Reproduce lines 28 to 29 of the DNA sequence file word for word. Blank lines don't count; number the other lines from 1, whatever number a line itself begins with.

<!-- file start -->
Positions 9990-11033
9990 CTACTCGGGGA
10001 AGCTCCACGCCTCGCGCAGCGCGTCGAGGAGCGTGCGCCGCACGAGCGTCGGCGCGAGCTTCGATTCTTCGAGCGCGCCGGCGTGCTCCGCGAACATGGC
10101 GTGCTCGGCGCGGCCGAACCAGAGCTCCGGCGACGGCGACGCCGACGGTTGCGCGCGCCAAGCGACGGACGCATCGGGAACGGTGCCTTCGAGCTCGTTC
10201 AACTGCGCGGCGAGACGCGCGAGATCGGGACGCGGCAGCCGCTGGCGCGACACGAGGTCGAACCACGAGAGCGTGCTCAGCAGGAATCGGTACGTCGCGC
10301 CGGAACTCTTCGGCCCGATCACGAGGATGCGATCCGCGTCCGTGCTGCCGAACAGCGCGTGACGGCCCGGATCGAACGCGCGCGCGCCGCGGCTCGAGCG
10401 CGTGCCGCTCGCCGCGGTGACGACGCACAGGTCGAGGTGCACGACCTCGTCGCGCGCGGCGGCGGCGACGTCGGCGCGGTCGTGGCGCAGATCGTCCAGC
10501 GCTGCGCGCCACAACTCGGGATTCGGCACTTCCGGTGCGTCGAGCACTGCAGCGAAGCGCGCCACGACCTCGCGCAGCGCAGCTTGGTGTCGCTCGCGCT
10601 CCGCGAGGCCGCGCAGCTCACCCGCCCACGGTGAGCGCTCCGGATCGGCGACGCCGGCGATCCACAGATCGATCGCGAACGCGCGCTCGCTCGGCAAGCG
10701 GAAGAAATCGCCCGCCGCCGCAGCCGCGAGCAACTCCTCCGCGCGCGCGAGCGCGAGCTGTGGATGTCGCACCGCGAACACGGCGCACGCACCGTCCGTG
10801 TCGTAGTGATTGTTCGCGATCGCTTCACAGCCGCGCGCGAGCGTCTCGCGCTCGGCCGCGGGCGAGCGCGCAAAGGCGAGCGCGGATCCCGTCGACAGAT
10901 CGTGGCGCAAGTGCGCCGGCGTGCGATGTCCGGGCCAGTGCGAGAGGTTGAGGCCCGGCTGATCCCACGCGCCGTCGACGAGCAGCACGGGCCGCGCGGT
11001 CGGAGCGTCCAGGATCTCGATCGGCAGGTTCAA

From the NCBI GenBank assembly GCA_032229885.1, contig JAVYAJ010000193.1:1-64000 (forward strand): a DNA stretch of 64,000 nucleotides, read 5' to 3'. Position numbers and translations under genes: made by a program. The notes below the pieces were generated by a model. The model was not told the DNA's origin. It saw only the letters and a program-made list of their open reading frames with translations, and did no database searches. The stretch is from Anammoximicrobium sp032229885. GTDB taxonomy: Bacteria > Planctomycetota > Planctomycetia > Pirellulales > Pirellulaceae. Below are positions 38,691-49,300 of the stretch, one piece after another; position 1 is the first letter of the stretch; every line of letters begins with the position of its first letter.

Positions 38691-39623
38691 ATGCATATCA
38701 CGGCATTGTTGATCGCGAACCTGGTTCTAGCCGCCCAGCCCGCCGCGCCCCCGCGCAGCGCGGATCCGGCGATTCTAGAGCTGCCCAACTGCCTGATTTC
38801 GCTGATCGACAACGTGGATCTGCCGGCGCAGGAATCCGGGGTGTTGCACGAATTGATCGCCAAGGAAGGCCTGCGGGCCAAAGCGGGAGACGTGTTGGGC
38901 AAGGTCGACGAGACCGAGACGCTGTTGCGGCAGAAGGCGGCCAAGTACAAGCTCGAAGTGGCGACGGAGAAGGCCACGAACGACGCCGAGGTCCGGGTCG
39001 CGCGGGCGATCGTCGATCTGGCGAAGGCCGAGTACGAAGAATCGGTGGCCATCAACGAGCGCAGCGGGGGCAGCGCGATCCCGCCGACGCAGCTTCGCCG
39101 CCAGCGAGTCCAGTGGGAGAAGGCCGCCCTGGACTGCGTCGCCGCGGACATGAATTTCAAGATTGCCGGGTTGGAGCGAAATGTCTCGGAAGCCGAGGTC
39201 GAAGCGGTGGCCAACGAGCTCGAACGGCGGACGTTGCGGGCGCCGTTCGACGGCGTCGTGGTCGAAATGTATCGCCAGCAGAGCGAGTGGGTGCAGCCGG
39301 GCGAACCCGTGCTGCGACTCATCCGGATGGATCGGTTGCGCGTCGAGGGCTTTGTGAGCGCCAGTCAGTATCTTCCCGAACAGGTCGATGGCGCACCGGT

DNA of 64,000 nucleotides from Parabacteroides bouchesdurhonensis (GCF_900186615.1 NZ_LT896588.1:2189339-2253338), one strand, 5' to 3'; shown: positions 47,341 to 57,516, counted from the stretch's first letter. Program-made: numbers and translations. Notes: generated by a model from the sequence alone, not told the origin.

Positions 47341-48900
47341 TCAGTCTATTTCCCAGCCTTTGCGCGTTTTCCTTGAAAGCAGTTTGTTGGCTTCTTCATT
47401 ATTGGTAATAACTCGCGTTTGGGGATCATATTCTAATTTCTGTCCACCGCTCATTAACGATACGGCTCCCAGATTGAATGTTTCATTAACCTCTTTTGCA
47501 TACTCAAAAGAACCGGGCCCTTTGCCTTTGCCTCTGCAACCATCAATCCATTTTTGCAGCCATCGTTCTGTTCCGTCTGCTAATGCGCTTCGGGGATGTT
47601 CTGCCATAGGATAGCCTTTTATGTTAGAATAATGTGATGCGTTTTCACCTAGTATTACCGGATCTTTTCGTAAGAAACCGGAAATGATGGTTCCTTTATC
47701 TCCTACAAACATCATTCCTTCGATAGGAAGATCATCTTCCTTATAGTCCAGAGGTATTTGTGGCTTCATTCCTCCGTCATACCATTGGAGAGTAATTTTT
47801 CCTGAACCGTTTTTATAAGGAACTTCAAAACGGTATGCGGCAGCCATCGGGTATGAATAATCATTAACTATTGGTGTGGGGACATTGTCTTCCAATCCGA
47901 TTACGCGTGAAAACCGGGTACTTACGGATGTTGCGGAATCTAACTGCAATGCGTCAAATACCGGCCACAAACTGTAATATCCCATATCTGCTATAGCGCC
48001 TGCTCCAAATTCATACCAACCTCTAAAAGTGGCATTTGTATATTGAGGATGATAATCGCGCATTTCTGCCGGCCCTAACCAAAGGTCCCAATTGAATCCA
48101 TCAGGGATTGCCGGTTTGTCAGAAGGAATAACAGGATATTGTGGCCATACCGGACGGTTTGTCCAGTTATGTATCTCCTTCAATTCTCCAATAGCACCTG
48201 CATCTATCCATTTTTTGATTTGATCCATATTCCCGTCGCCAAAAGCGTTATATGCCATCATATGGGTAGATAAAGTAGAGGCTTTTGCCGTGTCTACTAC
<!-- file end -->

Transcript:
47501 TACTCAAAAGAACCGGGCCCTTTGCCTTTGCCTCTGCAACCATCAATCCATTTTTGCAGCCATCGTTCTGTTCCGTCTGCTAATGCGCTTCGGGGATGTT
47601 CTGCCATAGGATAGCCTTTTATGTTAGAATAATGTGATGCGTTTTCACCTAGTATTACCGGATCTTTTCGTAAGAAACCGGAAATGATGGTTCCTTTATC